So, in a couple weeks the artwork will slowly come down and the school will look very empty. It's hard to believe that it will be the close of another school year and next year, a new group of Kindergarten students! I think this would be a perfect project for the beginning of the school year, which I would consider incorporating for next year.
This summer I plan to post ideas for new art projects, and progress on my own ceramics/paintings. I am looking forward to sunny summer days without rain! ☀️
This week we are wrapping up our Maker madness artworks that we made in the weeks before. I decided to turn the words into mini signs with wood blocks attached to them and paint patterns and designs with fluorescent tempera. Check these out, they are screaming with color and the students had quite a time making them!
Next up... It's spring break week! Before the break, we just started a new kindergarten project- Asian cherry blossom scrolls. This is a staple project that always yields beautiful results. There are many variations of this project too, and it can be modified to suit older students.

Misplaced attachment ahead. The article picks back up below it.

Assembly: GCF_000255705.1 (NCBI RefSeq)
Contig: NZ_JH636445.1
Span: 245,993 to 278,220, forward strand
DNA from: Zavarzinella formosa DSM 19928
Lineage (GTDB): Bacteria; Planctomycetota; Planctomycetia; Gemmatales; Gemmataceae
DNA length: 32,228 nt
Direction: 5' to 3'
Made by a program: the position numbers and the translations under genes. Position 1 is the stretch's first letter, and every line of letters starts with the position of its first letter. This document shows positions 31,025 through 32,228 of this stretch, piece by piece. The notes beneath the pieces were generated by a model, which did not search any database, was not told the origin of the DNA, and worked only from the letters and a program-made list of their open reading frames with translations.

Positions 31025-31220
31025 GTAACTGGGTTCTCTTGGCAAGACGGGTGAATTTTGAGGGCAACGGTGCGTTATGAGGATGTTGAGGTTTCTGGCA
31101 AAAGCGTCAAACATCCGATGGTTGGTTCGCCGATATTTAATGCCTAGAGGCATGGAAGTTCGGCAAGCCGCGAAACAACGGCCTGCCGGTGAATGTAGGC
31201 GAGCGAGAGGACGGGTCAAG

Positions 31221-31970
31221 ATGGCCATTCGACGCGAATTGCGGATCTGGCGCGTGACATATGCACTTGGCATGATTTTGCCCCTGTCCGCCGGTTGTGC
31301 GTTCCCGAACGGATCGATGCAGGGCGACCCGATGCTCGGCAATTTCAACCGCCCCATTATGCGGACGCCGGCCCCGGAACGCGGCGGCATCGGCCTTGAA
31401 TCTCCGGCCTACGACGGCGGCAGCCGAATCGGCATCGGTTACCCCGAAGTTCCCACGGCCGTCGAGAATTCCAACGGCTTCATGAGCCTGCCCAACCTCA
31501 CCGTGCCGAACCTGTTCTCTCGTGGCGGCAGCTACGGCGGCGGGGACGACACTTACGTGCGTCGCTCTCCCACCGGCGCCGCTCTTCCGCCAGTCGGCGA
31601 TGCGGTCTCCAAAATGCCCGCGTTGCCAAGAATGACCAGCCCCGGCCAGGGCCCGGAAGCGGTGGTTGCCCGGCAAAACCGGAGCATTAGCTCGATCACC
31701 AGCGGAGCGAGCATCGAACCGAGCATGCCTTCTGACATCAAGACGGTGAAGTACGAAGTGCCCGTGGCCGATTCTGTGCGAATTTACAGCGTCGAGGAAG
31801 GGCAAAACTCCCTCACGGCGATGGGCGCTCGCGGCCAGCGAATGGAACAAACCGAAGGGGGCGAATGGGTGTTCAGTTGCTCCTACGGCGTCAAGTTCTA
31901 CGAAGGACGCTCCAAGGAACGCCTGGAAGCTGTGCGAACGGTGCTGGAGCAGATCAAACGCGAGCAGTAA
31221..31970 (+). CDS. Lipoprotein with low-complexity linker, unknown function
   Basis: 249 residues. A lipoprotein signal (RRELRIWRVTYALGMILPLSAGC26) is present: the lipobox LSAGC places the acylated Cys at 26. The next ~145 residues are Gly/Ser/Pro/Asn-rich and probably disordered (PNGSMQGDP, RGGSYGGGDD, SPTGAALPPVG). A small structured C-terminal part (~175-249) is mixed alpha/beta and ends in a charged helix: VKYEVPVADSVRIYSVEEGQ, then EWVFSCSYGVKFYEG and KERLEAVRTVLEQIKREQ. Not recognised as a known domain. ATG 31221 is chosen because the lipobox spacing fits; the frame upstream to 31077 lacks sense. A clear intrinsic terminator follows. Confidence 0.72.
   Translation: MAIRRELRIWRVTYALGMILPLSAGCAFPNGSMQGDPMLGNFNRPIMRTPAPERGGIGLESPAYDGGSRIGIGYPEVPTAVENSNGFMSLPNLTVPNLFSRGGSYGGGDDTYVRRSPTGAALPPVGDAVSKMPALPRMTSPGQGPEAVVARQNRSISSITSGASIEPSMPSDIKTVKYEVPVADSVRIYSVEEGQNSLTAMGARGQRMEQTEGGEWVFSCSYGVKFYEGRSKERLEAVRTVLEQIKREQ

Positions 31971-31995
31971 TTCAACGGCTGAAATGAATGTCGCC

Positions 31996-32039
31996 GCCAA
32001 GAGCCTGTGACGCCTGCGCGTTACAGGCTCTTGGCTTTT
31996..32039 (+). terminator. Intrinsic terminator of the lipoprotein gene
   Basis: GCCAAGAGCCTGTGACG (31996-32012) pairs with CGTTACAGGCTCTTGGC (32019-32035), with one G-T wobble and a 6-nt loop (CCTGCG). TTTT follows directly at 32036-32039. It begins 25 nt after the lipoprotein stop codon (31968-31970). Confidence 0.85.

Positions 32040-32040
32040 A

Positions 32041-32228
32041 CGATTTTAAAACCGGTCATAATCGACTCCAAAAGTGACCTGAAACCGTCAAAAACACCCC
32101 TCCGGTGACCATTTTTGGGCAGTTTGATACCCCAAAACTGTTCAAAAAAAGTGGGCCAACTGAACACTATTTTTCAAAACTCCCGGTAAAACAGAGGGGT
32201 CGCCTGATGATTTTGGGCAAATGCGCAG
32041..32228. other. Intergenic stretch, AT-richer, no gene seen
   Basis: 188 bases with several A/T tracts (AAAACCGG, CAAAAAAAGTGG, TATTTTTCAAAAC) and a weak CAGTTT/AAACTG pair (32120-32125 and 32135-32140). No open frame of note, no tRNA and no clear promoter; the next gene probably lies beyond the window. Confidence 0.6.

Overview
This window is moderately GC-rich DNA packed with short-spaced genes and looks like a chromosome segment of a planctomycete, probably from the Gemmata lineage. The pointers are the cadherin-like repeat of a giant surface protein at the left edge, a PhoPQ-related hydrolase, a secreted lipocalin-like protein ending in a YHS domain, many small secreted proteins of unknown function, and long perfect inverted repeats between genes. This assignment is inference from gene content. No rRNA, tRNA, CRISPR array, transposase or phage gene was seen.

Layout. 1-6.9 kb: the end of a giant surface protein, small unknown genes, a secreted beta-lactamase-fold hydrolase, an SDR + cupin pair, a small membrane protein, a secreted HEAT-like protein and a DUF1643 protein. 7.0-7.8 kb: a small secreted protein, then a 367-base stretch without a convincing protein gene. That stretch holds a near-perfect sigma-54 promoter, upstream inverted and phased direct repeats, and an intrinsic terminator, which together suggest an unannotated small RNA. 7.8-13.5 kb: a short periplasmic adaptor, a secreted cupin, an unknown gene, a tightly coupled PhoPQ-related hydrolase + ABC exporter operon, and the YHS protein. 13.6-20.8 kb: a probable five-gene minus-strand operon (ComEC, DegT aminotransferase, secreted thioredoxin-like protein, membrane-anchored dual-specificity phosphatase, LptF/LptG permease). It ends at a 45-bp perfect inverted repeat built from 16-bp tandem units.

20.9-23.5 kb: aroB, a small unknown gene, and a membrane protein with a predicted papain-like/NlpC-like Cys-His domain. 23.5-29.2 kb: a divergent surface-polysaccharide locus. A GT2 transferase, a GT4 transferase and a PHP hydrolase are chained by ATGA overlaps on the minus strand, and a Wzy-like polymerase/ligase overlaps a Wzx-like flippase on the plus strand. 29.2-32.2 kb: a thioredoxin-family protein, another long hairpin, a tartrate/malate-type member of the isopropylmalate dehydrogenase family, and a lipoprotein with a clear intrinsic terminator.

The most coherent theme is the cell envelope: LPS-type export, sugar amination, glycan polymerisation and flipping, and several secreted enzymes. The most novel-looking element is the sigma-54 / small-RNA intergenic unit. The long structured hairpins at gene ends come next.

First, we discuss Asian Art and the different types of subject matter that are often incorporated into the artworks- nature, landscapes, animals, etc. I have a great book on Asian brush painting that I often pull examples from (notice there is paint all over it!)
So I typically use chalk pastel as a base for the painting- we use sunset colors and shade and blend the colors to form a nice yummy gradient. I always try to incorporate a couple of art buzz words into a lesson and then attach them to an art words board in my room. Some other buzz words for this lesson... Scroll and Chop
The students will have made quite a mess of themselves at this point with the pastels. Try to minimize the mess by encouraging them to blend the gradient with one or two fingers and not to touch their face (ha!) After the students have a good base of pastels, we stop and I demonstrate painting a cherry tree branch.
It's important that you show how important brushes speak to this type of painting, as well as other materials, such as ink and paper. In kindergarten, we don't use ink for obvious reasons but it is nice to share the process! We use some nice bamboo brushes to paint with, and watered down tempera paint , which seems to add a little authenticity.